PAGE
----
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My decorative painting clients are obsessed with details. They examine every square inch of a room to make sure it’s exactly how they’d like it to be.

Switch plates are usually ugly, a piece of plastic or metal marring a beautifully finished wall. I paint them to match the background, whether it’s a painted finish, plaster, wallpaper, fabric, wood, stone, leather or tile.

In this case, the Powder Room walls are straw marquetry and the switch plate must follow the pattern. I forgot to take a photo before I started, so here’s the plate already in progress.

First, I used a flexible steel ruler to draw the lines of the marquetry across the plate, then painted the pattern with acrylics, followed by a coat of matte varnish. Voila! 90 minutes in all.

Sometimes I think about what the most important skills are for a decorative painter, and after “100% dependable” and “meticulously tidy” comes color matching. It doesn’t matter how well I can mimic a texture; if I can’t match the color, the work will be considered unacceptable.

I’m not sure how a switch plate for a tiny Powder Room has eight control buttons; did I mention detail-oriented clients? These rough labels are replaced with properly printed ones when the lighting controls are resolved.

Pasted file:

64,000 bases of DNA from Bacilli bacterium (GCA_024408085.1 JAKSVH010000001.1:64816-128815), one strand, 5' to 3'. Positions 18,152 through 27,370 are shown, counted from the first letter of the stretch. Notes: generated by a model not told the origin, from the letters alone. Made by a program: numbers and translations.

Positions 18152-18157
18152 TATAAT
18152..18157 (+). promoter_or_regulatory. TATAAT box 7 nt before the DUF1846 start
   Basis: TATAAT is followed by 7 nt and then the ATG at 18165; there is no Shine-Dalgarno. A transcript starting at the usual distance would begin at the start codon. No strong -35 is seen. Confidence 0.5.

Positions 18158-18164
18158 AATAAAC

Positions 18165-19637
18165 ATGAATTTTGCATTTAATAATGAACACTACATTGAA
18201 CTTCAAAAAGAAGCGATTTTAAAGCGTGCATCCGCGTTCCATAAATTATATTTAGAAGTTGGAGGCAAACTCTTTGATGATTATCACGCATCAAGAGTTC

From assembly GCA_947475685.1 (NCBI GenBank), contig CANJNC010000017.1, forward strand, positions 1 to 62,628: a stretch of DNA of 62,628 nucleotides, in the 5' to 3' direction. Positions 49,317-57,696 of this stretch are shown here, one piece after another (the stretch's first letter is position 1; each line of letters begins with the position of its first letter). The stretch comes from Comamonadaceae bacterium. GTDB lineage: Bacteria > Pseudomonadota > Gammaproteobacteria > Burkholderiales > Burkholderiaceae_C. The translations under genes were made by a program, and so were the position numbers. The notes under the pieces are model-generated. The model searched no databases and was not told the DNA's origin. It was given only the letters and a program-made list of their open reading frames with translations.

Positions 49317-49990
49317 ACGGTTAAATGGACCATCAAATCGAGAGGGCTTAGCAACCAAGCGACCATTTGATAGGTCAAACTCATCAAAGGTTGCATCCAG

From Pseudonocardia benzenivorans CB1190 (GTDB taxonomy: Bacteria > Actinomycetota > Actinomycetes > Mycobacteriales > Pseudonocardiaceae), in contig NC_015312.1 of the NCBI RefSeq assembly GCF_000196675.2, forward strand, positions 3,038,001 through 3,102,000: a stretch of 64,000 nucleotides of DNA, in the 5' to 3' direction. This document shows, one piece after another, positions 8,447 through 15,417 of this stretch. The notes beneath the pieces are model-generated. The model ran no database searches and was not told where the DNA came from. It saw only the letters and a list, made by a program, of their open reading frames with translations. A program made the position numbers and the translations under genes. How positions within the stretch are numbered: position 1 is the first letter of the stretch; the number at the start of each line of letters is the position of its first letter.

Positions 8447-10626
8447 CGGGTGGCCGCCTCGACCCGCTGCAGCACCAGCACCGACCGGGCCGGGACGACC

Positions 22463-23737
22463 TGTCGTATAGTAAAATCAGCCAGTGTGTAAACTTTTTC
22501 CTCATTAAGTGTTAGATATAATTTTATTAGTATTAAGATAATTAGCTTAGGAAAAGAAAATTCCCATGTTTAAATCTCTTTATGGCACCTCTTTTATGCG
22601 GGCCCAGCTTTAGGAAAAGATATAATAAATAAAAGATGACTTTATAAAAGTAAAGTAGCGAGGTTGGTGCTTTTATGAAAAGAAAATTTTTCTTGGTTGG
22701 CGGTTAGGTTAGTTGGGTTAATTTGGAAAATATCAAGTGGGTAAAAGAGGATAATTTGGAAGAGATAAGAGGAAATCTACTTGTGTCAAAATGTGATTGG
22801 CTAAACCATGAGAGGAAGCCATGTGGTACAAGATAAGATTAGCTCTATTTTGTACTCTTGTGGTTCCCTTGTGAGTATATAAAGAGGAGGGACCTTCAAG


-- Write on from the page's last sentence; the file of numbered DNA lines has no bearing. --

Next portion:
Here’s a portion of the Powder Room walls between the marble wainscoting and the ceiling.

I had never seen straw marquetry before I worked in this room. It’s similar to wood marquetry, except instead of using wood, the craftsperson is using wheat, rye or oat straw which is split, soaked in water, dyed, ironed and then glued to the wall. It took two weeks for the artist to to painstakingly glue down the straws one at a time to create these beautiful patterns.

Here’s a site highlighting straw marquetry artists, who work with a variety of straws to embellish walls, furniture and objects. I thought painting required patience… it’s nothing compared to this crowd!